Review of Banana Bending: Asian Australian and Asian Canadian Literatures, by Tseen-Ling Khoo.

The etymology of the term 'banana' - yellow on the outside, white on the inside - coupled with 'bending' - a transformation and a politicisation - suggests new strategies of reading and comprehending Asian literatures and identifications. In this timely work Khoo reads the multiple sites and deployments of the term 'multicultural' enshrined in the imagining of contemporary Canada and Australia. Khoo 's work has a wide range and interrogates notions of race, citizenship, embodiment and diaspora; the immigration policies of the two countries; and issues of gender and sexuality within the Asian literatures of the two countries. The work is neatly structured with individual chapters defining and describing the space of Asians in Australia and Canada within the debates over indigeneity and the rhetoric of right-wing groups gaining popularity in both countries. These chapters are followed by others that treat nationalism, community, masculinity and femininity in the Asian literatures of both countries. Khoo prefers an approach of reading the literary production of East Asians of these countries within the larger context of nationalist literatures as opposed to reading these literatures within the context of diaspora theory.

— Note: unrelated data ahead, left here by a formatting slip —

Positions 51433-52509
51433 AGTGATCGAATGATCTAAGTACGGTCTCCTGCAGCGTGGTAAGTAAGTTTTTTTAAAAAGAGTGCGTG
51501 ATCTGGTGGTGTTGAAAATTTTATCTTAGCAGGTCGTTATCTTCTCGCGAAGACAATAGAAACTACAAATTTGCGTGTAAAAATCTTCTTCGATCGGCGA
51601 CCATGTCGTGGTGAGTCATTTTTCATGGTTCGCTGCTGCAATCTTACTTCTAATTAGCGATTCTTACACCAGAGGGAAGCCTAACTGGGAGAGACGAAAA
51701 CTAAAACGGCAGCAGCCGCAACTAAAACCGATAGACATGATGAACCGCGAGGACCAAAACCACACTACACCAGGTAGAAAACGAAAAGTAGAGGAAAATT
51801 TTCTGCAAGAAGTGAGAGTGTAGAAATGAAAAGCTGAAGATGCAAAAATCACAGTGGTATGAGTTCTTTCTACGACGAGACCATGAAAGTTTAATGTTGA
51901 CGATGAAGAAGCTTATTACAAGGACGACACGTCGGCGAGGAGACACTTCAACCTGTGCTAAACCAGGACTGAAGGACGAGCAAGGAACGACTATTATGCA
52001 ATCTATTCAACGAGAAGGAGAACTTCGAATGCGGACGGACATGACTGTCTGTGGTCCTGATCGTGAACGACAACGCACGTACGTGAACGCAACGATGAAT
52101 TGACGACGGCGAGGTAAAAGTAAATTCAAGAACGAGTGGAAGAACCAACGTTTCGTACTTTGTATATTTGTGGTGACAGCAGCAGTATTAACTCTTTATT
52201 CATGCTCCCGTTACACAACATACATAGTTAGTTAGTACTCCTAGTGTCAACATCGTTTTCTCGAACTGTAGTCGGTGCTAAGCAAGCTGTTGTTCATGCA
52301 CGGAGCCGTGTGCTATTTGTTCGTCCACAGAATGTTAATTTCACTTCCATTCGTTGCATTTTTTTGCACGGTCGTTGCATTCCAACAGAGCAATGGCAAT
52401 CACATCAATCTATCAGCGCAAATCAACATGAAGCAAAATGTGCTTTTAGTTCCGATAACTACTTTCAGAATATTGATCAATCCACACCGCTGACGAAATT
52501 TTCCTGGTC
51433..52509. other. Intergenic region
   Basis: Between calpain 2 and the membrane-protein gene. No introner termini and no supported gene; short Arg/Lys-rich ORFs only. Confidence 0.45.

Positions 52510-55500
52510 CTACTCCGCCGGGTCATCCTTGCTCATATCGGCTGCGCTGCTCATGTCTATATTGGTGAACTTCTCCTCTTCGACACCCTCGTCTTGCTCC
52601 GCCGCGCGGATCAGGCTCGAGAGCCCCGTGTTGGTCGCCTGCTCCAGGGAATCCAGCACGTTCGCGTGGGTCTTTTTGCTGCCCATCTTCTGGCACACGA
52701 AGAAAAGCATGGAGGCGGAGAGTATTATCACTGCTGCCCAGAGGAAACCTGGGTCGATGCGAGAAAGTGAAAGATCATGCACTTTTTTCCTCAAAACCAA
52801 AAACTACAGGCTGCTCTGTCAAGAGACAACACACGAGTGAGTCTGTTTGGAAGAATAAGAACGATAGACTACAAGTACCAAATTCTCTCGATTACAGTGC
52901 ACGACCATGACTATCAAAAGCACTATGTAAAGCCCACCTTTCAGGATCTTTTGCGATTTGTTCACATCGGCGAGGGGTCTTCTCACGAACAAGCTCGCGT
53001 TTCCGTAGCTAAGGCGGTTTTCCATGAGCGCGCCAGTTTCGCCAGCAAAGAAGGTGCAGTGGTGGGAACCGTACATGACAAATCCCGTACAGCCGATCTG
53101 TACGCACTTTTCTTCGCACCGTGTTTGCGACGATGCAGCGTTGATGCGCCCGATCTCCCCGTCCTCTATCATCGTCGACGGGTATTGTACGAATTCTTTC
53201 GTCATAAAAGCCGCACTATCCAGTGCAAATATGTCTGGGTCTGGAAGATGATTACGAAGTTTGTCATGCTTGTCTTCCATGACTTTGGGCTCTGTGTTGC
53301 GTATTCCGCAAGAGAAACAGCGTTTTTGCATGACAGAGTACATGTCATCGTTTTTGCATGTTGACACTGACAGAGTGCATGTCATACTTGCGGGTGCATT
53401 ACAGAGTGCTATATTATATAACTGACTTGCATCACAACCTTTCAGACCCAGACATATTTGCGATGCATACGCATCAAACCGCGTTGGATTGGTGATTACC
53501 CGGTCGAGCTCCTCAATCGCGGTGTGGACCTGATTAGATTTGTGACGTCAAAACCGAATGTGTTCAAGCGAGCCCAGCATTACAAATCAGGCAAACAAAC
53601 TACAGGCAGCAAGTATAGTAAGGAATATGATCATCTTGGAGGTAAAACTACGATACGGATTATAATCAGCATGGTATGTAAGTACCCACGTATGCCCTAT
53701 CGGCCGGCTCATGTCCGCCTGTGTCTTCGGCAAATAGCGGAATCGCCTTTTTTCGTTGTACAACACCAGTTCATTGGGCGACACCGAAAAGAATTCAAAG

The full text of this essay is available to ALS subscribers

Please sign in to access this article and the rest of our archive.

Not a member? Subscribe now from only $24/year

Published 1 May 2005 in Volume 22 No. 1. Subjects: Asian Australians, Diaspora.

Cite as: Mohanram, Radhika. ‘Review of Banana Bending: Asian Australian and Asian Canadian Literatures, by Tseen-Ling Khoo..’ Australian Literary Studies, vol. 22, no. 1, 2005. https://doi.org/10.20314/als.2c71ba7b3a.